The summer 2011 debate over the debt ceiling and Standard & Poor’s downgrade of U.S. debt sent markets into a tailspin. But in 2012, stocks kept performing even during weeks of stalemate over the “fiscal cliff” of tax increases and spending cuts.
“The market seems to have been shrugging that off,” said Judson Gee, managing partner of JHG Financial Advisors in Charlotte. “We got used to that volatility.”
Why? Look at corporate earnings.
“The earnings have been, except for maybe the third quarter, much better than expected and earnings should drive the stock market,” Gee said. “Stocks are cheap.”
Gee said investors have continued to favor “value” stocks that provide a significant dividend. Some N.C.-based dividend-payers posted stock price returns greater than 15 percent, including Greensboro-based apparel maker VF Corp., Raleigh’s Martin Marietta Materials and Charlotte-based SPX Corp., which makes industrial equipment.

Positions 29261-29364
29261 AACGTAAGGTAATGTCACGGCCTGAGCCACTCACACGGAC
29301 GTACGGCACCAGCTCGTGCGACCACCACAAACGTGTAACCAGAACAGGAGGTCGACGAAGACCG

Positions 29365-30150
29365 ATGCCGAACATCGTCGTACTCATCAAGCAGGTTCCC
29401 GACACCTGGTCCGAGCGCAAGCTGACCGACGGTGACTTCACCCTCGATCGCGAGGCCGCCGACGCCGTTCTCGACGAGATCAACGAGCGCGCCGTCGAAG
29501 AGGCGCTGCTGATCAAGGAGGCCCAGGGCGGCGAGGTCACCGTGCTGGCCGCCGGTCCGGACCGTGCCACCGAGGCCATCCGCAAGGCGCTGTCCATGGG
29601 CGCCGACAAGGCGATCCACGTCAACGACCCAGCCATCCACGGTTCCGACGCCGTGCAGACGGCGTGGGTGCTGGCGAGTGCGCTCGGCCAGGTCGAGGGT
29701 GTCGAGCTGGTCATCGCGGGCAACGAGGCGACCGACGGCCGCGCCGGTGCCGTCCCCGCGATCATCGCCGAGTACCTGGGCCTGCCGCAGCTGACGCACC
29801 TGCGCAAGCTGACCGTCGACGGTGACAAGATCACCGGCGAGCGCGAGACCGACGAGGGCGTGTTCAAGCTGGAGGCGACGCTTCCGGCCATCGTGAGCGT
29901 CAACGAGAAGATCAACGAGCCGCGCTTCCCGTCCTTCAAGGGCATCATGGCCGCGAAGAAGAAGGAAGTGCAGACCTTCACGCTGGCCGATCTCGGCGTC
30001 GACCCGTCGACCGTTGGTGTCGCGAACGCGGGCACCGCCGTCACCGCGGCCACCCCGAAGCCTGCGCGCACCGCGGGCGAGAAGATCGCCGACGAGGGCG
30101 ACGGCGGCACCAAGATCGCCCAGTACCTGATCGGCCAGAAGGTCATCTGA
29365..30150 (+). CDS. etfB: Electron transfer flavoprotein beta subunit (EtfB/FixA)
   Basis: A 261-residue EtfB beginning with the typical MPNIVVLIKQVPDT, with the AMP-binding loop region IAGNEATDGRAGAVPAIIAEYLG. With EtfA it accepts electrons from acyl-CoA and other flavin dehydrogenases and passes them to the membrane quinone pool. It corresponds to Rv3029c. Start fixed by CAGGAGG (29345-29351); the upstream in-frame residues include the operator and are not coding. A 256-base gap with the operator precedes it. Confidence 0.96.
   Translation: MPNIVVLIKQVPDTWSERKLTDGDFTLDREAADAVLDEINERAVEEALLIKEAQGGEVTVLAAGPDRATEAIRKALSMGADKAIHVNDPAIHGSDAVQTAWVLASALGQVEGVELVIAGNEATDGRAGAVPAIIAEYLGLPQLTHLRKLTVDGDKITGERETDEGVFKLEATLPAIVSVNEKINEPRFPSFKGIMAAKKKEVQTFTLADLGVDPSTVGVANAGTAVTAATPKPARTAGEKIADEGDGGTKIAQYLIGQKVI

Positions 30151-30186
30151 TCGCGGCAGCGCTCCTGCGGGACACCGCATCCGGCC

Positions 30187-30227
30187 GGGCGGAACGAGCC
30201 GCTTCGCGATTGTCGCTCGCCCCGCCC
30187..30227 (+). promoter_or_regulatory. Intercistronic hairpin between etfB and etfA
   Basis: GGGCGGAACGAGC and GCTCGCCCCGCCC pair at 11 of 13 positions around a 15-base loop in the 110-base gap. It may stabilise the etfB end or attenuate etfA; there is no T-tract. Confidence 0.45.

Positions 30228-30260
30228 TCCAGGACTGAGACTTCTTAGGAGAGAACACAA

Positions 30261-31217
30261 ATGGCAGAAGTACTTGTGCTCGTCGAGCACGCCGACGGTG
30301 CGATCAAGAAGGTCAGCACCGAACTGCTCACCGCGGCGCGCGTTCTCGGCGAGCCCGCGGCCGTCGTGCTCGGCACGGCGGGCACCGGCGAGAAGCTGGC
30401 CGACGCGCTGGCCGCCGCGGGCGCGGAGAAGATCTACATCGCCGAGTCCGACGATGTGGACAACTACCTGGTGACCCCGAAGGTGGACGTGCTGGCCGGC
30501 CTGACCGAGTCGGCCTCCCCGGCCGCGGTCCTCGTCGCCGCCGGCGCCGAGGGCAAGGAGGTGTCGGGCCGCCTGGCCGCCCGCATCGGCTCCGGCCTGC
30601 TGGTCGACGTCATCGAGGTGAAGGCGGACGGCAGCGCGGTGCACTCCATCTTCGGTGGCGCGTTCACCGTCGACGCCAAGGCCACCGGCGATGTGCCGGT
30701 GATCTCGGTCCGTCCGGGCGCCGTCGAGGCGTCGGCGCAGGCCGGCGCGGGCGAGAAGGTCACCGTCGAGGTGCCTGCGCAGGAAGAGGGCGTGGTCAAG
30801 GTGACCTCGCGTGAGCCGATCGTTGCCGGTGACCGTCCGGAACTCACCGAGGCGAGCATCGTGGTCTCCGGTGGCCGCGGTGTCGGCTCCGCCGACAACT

Charlotte-based Duke Energy, another dividend payer, declined 3 percent as it weathered state investigations into its merger with Progress Energy.
North Carolina’s companies largely mirrored the performance of their broader industries. U.S. financial companies posted some of the strongest gains, typified by Bank of America and by Winston-Salem’s BB&T Corp., which rose 16 percent.
Consumer discretionary companies also outperformed the market -- think Winston-Salem’s Krispy Kreme Doughnuts Inc., up 43 percent.
At the top
But no company came close to the stock increase that Bank of America posted.